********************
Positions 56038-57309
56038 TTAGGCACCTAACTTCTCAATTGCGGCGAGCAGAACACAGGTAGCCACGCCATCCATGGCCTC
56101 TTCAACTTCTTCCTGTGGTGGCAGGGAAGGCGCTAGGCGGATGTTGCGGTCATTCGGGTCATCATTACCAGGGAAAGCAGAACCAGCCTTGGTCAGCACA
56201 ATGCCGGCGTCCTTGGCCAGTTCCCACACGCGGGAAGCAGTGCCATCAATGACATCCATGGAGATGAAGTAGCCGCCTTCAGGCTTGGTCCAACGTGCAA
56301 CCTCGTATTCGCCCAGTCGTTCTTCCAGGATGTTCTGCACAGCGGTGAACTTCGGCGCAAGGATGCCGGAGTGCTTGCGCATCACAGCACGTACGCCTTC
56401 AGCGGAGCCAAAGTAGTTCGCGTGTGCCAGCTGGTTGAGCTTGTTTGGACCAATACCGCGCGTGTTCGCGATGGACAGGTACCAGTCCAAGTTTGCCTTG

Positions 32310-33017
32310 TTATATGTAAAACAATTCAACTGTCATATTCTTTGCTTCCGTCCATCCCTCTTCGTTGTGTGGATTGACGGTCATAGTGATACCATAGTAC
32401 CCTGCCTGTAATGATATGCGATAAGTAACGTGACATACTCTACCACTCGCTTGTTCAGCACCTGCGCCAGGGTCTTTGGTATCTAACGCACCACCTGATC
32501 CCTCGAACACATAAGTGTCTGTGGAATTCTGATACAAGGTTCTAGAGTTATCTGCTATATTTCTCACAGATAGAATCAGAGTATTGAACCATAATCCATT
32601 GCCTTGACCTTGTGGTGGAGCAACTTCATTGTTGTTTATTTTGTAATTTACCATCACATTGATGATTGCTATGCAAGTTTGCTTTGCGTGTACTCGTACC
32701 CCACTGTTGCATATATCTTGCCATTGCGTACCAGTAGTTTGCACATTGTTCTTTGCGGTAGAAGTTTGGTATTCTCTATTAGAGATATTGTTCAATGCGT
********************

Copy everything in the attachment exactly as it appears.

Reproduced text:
Positions 56038-57309
56038 TTAGGCACCTAACTTCTCAATTGCGGCGAGCAGAACACAGGTAGCCACGCCATCCATGGCCTC
56101 TTCAACTTCTTCCTGTGGTGGCAGGGAAGGCGCTAGGCGGATGTTGCGGTCATTCGGGTCATCATTACCAGGGAAAGCAGAACCAGCCTTGGTCAGCACA
56201 ATGCCGGCGTCCTTGGCCAGTTCCCACACGCGGGAAGCAGTGCCATCAATGACATCCATGGAGATGAAGTAGCCGCCTTCAGGCTTGGTCCAACGTGCAA
56301 CCTCGTATTCGCCCAGTCGTTCTTCCAGGATGTTCTGCACAGCGGTGAACTTCGGCGCAAGGATGCCGGAGTGCTTGCGCATCACAGCACGTACGCCTTC
56401 AGCGGAGCCAAAGTAGTTCGCGTGTGCCAGCTGGTTGAGCTTGTTTGGACCAATACCGCGCGTGTTCGCGATGGACAGGTACCAGTCCAAGTTTGCCTTG

Positions 32310-33017
32310 TTATATGTAAAACAATTCAACTGTCATATTCTTTGCTTCCGTCCATCCCTCTTCGTTGTGTGGATTGACGGTCATAGTGATACCATAGTAC
32401 CCTGCCTGTAATGATATGCGATAAGTAACGTGACATACTCTACCACTCGCTTGTTCAGCACCTGCGCCAGGGTCTTTGGTATCTAACGCACCACCTGATC
32501 CCTCGAACACATAAGTGTCTGTGGAATTCTGATACAAGGTTCTAGAGTTATCTGCTATATTTCTCACAGATAGAATCAGAGTATTGAACCATAATCCATT
32601 GCCTTGACCTTGTGGTGGAGCAACTTCATTGTTGTTTATTTTGTAATTTACCATCACATTGATGATTGCTATGCAAGTTTGCTTTGCGTGTACTCGTACC
32701 CCACTGTTGCATATATCTTGCCATTGCGTACCAGTAGTTTGCACATTGTTCTTTGCGGTAGAAGTTTGGTATTCTCTATTAGAGATATTGTTCAATGCGT